Long after others had given them up, I kept my landline and paid for a plan with unlimited long distance. The “free” long distance made working from home easier. My usage dropped after Aunt Toodles passed away, declining more when Dad died back in July. Robo-calls from politicians who’d never get my vote and solicitations from dubious entities outnumbered personal calls. Last fall I finally pulled the plug.

The immediate difference was how much darker it was at night without the glow from blue lights on three cordless phones spread around the house. For a few weeks, I checked the ledge where the phone always stood for a flashing light indicating a message waiting. No more unwanted calls.

My iPhone is vastly superior to any cellphone I’ve had before. I pay for a fixed number of minutes every month — a generous allowance I’ve never come close to using up. Roaming charges are no longer an issue — at least for me. I thought they’d gone the way of the dinosaur, but hear they still apply in some cases. Breaking up is rare, and I can’t remember the last time I had a dropped call.

The landline gave me a number rather than my cellphone number to provide to doctors, companies I do business with, and other entities. The calls I used to get at home come to me wherever I happen to be. Back in January I had to provide a telephone number when I got a business license so I could sell my books at fairs and by mail. Now I get spam calls for business services.

I’ve come dangerously close to using up my minutes a few times, too. The first time was after a conference call I called into from home. Bad idea, which is a bitch because I took these calls from home a lot when I had the landline. I blame my mother for the rest, and have had to explain to her I only get so many minutes per month. She’s now has an allowance of thirty minutes per call.

Bless her heart. I love Mom and know I’m fortunate she’s still in my life. I call her every few days, and she’s always among the first to know about anything important in my life. But if a tree falling in Atlanta 70 miles away makes it to the news she watches, she calls to make sure it didn’t hit my house. Should I fail to answer, she assumes I’m laying beneath the trunk, and keeps calling every few minutes until I answer.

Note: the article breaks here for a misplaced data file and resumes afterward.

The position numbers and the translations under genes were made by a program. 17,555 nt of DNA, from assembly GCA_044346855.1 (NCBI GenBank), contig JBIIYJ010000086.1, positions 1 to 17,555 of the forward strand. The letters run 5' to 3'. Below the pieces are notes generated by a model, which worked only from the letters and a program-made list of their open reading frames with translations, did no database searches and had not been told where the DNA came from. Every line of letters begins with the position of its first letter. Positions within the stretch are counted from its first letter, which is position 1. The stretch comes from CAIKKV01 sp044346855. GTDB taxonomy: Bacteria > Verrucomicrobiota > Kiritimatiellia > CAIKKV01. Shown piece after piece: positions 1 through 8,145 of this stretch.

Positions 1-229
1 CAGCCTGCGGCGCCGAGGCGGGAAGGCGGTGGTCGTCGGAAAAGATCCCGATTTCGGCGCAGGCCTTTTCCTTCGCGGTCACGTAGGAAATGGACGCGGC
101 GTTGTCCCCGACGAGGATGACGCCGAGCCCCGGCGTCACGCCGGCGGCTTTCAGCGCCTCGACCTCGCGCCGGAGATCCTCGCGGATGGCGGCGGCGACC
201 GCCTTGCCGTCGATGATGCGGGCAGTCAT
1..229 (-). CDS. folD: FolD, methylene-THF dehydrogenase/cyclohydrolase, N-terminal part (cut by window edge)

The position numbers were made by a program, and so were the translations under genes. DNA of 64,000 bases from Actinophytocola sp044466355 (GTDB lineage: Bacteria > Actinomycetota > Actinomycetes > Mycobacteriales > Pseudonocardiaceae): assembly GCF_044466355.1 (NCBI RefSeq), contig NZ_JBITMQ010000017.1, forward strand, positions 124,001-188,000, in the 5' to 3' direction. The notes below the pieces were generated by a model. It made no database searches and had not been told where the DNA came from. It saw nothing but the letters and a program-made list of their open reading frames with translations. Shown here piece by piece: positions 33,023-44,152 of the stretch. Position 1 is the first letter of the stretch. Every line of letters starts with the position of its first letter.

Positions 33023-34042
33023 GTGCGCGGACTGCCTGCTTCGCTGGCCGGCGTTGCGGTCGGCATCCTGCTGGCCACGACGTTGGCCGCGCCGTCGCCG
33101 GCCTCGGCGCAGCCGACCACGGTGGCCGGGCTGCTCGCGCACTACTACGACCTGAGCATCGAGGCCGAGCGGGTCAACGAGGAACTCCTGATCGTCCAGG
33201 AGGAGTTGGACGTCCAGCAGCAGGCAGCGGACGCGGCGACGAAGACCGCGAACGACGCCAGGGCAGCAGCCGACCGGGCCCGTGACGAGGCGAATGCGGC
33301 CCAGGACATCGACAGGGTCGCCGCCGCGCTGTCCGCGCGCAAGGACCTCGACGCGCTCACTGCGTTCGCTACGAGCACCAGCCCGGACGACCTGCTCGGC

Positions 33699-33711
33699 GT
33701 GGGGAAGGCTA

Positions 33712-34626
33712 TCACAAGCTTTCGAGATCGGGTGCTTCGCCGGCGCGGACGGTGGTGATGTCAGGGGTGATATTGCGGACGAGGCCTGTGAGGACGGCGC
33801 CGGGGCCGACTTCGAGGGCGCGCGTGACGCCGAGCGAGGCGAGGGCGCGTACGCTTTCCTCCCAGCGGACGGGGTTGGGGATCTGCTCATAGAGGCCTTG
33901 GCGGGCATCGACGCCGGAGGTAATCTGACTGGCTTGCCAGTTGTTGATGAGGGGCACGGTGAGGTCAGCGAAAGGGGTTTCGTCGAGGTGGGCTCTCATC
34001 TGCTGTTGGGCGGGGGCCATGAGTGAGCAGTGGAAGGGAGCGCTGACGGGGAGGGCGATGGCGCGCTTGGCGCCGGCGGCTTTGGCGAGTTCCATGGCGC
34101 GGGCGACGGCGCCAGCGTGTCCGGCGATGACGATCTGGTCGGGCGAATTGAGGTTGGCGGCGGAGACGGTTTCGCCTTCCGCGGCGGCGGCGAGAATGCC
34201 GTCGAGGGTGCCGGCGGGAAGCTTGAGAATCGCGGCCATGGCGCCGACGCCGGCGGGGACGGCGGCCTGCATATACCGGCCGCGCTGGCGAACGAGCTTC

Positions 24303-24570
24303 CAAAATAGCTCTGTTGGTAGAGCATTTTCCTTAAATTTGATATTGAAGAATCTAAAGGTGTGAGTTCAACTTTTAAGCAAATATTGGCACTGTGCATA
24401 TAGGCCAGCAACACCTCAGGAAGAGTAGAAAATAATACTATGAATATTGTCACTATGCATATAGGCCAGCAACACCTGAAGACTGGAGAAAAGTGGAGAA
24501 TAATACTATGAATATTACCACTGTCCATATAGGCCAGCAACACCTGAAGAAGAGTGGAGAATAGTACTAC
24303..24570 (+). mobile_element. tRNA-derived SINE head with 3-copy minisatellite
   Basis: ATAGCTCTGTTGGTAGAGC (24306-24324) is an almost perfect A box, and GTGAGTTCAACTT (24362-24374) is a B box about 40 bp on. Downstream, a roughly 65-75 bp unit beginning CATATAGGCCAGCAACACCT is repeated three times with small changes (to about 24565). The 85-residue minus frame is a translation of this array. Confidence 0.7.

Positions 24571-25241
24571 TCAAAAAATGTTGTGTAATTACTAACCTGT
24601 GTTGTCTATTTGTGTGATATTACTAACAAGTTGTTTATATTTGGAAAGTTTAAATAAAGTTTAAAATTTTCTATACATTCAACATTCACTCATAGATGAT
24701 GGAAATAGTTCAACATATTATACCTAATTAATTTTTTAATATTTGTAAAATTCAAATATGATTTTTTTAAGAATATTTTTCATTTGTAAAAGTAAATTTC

She keeps up with my medical appointments better than I do, calling by noon to see how things went — no matter what time my appointment actually was. Drives me crazy. She just needs to know everything is okay so she can worry about something else. As you can imagine, she’s very busy.

The allowance comes in handy. After about fifteen minutes — considering I just talked to her a day or two earlier and she rarely leaves her apartment — Mom really doesn’t have much to say. So she tells me about medical, family, and relationship issues of people she knows who I’m unlikely to ever meet. I let her go on for a while, checking the timer on my iPhone every now and then to see how close she is to spending her allowance. As 30 minutes nears, I start warning her I’m running out of minutes.

I could pay for more minutes. But I won’t. Thirty minutes is long enough — and it’s not like I limit the number of calls.

My love affair with the phone is over. I’ve moved on — to apps on my iPhone, and I resent having them interrupted by a damn phone call. If you want to talk to me, shoot me a text or email message and I’ll get back with you. I promise.